Another lawyer, who apparently was not involved in the iSoft criminal case, is quoted as saying “Directors need to take the trouble not only to look at the premium and the amount of cover … but to find out something about the historic performance of the provider standing by their policy and providing a proper level of support.”
The article concludes with a quote from a leading U.K. broker who notes that there are many examples where D&O insurers have paid large D&O claims.
Without knowing more about the basis on which the insurer has denied coverage, this entire situation is hard to assess. However, the article itself does underscore the enormous consequences that can ensue for involved individuals when a D&O insurer denies coverage. Even though these individuals have been acquitted, their lives are left in disarray because of the financial consequences of having to fund their own defense.
The article highlights a different issue as well – that is, even if its decision is entirely justified, a D&O insurer’s coverage denial can have enormous reputational consequences for the insurer, particularly in a high profile case like this. Whether justified or not, the carrier is exposed to public swipes like the comment above from the attorney about the need to need for policyholders to look unto whether the carrier will stand by their policy and provide the proper level of support.
The article also underscores the fact that a coverage denial in a high profile case can not only attract public criticism but it can also trigger calls for reform and regulatory scrutiny, which seems to be what has happened here. Indeed, at a time when some potential buyers remain unconvinced of the need for or value of the insurance product, high profile publicity about a coverage denial can threaten to undermine consumer confidence in the product.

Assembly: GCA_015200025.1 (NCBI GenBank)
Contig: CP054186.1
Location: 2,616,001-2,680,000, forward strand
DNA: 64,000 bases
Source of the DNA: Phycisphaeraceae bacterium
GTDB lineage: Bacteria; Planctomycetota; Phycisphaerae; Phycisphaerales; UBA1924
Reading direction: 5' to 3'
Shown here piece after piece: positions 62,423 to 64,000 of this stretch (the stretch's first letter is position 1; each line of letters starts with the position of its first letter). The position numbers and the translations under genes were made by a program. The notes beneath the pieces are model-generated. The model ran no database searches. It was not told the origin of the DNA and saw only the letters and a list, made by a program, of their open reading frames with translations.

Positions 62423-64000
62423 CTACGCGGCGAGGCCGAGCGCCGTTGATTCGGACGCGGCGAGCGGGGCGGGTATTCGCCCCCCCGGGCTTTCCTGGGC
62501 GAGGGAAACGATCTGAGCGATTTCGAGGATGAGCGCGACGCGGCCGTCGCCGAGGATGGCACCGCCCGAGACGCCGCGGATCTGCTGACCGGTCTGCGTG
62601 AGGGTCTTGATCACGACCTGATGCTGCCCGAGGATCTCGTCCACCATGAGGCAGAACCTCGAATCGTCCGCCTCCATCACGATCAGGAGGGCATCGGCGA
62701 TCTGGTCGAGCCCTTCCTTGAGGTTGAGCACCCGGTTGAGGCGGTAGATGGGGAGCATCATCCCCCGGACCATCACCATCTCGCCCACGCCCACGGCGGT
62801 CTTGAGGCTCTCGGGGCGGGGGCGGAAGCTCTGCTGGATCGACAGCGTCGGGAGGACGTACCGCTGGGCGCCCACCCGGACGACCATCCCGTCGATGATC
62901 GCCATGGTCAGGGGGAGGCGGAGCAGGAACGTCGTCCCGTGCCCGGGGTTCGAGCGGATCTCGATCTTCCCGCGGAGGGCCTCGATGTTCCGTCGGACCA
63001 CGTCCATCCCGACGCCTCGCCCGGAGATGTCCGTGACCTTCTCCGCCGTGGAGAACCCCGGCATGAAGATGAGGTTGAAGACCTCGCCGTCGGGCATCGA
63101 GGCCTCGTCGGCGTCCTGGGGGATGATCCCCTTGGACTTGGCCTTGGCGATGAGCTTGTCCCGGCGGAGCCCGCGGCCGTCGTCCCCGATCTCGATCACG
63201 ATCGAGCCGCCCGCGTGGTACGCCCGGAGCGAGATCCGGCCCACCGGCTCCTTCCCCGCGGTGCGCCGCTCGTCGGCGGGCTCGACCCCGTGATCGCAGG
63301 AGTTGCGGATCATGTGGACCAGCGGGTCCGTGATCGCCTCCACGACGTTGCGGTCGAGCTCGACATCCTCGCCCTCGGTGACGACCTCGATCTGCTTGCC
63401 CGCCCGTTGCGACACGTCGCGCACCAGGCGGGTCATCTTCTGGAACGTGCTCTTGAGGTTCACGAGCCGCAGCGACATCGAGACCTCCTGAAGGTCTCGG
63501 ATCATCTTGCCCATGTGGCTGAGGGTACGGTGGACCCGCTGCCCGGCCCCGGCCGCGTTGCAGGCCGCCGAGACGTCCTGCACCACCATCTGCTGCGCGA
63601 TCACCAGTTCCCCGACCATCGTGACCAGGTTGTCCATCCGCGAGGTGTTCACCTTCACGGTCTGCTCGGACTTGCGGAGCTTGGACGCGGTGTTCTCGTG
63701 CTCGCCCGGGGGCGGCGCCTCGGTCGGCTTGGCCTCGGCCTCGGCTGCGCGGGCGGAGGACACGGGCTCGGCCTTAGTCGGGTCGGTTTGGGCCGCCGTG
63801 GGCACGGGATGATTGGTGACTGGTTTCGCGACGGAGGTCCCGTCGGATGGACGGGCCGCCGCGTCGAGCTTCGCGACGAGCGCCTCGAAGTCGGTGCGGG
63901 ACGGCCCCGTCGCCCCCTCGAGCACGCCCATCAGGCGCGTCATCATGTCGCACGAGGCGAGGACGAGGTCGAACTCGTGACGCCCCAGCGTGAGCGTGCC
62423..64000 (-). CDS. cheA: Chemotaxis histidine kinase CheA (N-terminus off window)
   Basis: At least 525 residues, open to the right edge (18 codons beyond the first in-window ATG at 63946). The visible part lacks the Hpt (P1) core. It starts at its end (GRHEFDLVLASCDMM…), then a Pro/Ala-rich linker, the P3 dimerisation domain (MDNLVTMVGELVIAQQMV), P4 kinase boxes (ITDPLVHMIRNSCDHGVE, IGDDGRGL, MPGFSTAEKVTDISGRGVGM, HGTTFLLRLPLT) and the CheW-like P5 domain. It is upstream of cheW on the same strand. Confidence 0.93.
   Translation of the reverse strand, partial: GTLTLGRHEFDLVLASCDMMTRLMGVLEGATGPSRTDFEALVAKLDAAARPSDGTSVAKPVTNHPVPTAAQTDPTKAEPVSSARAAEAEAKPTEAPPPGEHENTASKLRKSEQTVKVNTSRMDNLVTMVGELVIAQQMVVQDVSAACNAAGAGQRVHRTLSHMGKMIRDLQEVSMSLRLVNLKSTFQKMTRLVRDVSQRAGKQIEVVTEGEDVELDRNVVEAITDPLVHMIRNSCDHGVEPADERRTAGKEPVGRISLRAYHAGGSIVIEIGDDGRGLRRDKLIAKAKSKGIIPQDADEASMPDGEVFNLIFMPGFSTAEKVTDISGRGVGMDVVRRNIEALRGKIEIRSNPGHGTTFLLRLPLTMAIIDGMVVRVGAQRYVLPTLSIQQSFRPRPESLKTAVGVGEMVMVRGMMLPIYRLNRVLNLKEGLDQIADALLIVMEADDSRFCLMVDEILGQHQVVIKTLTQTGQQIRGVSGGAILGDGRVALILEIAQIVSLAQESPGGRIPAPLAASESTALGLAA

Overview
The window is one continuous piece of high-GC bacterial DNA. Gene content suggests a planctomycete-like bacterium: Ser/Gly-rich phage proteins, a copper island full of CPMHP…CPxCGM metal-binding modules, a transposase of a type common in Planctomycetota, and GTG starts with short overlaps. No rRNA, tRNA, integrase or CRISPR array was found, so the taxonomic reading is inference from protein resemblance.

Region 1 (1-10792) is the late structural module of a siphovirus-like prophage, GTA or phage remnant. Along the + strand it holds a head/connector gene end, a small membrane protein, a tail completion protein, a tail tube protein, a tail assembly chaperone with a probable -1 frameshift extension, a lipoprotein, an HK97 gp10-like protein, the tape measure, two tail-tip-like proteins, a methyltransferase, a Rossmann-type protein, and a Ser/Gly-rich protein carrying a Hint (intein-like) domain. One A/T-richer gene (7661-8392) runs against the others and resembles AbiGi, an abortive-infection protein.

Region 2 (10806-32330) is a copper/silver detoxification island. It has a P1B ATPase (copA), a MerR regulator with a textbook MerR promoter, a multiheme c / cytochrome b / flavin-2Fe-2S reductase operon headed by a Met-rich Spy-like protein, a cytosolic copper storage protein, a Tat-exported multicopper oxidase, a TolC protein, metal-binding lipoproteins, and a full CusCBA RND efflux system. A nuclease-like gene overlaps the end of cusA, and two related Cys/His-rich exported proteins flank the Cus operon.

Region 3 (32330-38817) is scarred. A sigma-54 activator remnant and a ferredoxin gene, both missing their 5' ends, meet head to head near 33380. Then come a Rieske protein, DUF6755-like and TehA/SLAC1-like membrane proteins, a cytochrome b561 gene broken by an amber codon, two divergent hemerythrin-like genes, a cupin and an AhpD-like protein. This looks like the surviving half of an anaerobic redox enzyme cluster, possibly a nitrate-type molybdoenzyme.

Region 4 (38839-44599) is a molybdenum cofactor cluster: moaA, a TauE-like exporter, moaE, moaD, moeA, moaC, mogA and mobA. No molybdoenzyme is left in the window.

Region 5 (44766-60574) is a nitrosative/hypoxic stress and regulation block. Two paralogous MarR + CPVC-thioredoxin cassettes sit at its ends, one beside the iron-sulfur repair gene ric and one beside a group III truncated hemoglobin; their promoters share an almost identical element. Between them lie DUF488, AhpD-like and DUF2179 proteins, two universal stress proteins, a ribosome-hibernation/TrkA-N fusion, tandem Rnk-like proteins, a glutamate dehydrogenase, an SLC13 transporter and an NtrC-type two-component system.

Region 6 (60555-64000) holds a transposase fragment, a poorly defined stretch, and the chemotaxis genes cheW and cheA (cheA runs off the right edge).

However, as I emphasized at the outset, there is no basis from the article to assess whether or not the carrier’s actions in connection with this claim were warranted. From that perspective, the adverse publicity may be unfair. Whether the publicity is fair or not, it is definitely the kind of thing that an insurer hazards when taking a tough coverage position in a high profile case. The possibility of this kind of adverse publicity is one factor carrier must take into account when deciding what actions to take when considering whether or not to deny coverage.
Special thanks to a loyal reader for providing me with a link to the Financial Times article.
A Kingdom Explained: While thinking about the article above, I remembered the classic video, embedded below, explaining, among many things, the difference between Britain, Great Britain and the United Kingdom. I highly recommend this entertaining video. You will be surprised and amused by the role that God plays in all of this. Watch for the shot of the Gibraltar monkeys. (Sorry about the advertisement at the beginning, it is short.)